Federal funding for Phragmites control around Lake St. Clair ended in June 2014. SEMCOG is working with its partners to develop a more local invasive species management structure. Because of the highly invasive nature and long distances that invasives such as Phragmites can move in a year, watersheds and subwatersheds in close proximity can infest and re-infest each other. Thus, a process to establish a series of connected but independent Cooperative Invasive Species Management Areas (CISMAs) is envisioned to effectively manage the spread of invasive species such as Phragmites australis within this tri-county target area in the Lake St. Clair, Huron River, and Shiawassee River Watersheds. Once established, the CISMAs would function independently but would network, communicate, and work jointly on management issues that cross CISMA boundaries.  Partners in this endeavor are: Michigan Departments of Natural Resources and Environmental Quality, county agencies, local governments, Ducks Unlimited, Michigan Sea Grant, local water fowl organization, and SEMCOG.

This joint CISMA process would permit input from landowners, organizations, and government agencies from across these watersheds in identifying Cooperative Weed Management Area (CWMA) geographic boundaries, champions, and partners. The process would serve as a funding proposal to the Michigan DNR.

The Stewardship Network will provide assistance to the local, county, state government agencies, and organizations operating in the area in organizing CISMAs around geographic areas that make sense. The Stewardship Network provides operational support (technical assistance, website hosting, grant writing services, coordination, etc.) for numerous clusters that serve as CISMAs around the state. The Stewardship Network’s cluster management structure will be an option as a framework for establishing these CWMAs.

The process is now under way. Two CISMAs adjacent to one another have formed – the Lake St. Clair CISMA and the Oakland County CISMA. The Lake St. Clair CISMA has established its geographic boundary ‒ the entire Lake St. Clair Watershed in Southeast Michigan. Its Partnership Agreement is under development and will be signed by all members of the Partnership. The CISMA is being established within the structure of the Lake St. Clair/St. Clair River Protection and Restoration Partnership. A Steering Committee, advisory to the Partnership, has been established to carry out the work of the CISMA on behalf of the partnership. Responsibilities of the Steering Committee include the following:

  • Receive invasive species management projects directly from Lake St. Clair Stakeholders (e.g. governments, non government organizations, and property owners) and directly from the partnership;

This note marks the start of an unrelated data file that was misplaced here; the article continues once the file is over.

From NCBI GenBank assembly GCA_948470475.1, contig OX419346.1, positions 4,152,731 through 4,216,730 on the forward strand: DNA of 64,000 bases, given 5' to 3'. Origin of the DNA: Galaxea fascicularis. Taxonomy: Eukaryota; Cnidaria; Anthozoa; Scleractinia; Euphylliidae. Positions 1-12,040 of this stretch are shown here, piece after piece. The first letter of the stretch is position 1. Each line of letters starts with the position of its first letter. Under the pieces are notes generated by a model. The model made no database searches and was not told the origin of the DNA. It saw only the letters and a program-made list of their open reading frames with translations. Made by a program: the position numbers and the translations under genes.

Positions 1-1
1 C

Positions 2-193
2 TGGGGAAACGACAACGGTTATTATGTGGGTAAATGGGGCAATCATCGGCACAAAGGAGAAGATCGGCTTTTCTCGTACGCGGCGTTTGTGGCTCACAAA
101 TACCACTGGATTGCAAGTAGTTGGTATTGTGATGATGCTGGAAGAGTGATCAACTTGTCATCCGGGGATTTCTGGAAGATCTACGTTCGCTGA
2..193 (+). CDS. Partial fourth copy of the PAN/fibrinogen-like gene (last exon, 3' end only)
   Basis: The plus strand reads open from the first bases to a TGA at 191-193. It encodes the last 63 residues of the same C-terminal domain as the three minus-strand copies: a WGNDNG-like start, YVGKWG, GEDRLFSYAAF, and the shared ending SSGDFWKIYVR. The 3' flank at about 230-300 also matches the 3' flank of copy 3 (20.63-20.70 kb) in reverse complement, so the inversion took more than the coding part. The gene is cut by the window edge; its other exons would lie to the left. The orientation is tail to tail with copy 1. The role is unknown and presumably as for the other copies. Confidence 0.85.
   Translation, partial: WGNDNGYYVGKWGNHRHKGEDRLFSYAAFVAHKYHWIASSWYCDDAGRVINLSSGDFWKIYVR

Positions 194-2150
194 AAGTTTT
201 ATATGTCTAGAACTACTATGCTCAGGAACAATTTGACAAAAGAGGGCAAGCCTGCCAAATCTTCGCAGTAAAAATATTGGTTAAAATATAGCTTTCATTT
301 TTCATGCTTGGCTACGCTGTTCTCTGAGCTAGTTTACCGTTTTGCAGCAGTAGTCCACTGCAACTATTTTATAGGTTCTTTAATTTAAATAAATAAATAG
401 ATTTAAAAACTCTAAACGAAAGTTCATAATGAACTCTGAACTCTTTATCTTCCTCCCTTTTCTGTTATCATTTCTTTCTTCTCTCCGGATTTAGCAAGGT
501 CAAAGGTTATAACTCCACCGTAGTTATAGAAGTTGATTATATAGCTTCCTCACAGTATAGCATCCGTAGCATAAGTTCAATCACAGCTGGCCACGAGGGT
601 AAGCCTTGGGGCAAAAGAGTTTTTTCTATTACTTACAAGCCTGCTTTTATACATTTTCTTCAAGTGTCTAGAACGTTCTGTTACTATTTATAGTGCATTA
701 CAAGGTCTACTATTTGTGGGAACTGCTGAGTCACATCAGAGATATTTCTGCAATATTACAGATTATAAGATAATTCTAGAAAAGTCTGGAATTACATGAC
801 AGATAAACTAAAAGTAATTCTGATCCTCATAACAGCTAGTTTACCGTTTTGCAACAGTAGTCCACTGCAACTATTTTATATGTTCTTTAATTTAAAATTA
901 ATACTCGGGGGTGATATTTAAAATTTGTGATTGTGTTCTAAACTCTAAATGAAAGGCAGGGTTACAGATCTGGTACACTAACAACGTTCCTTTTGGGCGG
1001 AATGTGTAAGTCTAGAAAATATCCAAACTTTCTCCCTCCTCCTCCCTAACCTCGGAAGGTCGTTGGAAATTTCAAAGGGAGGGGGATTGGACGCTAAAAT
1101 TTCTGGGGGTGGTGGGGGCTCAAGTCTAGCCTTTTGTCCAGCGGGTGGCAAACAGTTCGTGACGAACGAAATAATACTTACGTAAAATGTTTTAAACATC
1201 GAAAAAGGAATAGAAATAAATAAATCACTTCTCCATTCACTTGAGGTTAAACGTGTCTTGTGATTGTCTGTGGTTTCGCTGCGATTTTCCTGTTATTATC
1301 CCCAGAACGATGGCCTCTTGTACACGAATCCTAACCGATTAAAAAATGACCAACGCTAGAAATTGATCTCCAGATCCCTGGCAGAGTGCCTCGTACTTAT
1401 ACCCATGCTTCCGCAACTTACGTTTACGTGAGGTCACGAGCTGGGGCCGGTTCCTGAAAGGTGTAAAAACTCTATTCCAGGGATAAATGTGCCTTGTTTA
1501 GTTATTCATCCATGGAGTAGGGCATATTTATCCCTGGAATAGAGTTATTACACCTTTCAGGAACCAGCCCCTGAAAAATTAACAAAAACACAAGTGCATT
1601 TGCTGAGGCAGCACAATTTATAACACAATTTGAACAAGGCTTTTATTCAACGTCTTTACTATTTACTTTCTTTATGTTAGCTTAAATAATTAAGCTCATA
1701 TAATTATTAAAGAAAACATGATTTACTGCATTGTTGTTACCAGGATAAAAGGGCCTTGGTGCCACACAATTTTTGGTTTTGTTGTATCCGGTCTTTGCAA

• Develop a yearly action plan of management activities and annual report;
  • Assist in the coordination and/or undertaking of the management actions identified in its invasive species management activities within the Lake St. Clair watershed; 
  • Provide expertise, assist project sponsors in identifying funding options and coordinate grant applications for the parties relative to areas within the CISMA; 
  • Develop public education, outreach and training activities;
  • Encourage cooperative relationships and active participation by all parties to this Partnership Agreement; and 
  • Actively seek volunteers, cooperators and alternate funding sources critical to the management success of the Lake St. Clair CISMA.

Spill Scenario simulations along the St. Clair River

According to a 2006 GAO report, 991 reports of spills along the St. Clair/Detroit River System were received by the NRC (National Response Center) between 1994 and 2004. In response to this high number of spills, a system of real-time monitoring equipment was installed in the water treatment plants from Port Huron down to Monroe funded through federal, state, and local means.

In 2009-2010, contaminant spill scenarios were simulated along the St. Clair River in a joint GLOS and NOAA-GLERL initiative (Anderson and Schwab) using the Huron-Erie Corridor Waterway Forecast System, a three-dimensional hydrodynamic model. There were three spill transects used along the St. Clair River -- at Sarnia, Marysville, and St. Clair. Each transect had five release locations equally spaced across the river. Two dye releases were made at each release location -- one surface (floating) and the other bottom (sinking) -- for a total of 30 spill scenarios. The simulations calculated spill characteristics data (pdf, 524KB) such as time of arrival at each of the eight downstream transects (for recording spill parameter data), or at water treatment plants through interpolation, location of plume relative to shoreline, and location of peak plume concentration over time. A graphic-based spill tracking tool (pdf, 1.4MB) for the St. Clair River was developed by NOAA-GLERL for the Water Treatment Plant operators based on data generated in each spill simulation.

An application is now being prepared to conduct spill scenario simulations in the St. Clair River and the Detroit River.

Developing Regional Solutions
SEMCOG is a regional planning partnership of governmental units serving 4.7 million people in the seven-county region of Southeast Michigan striving to enhance the region's quality of life.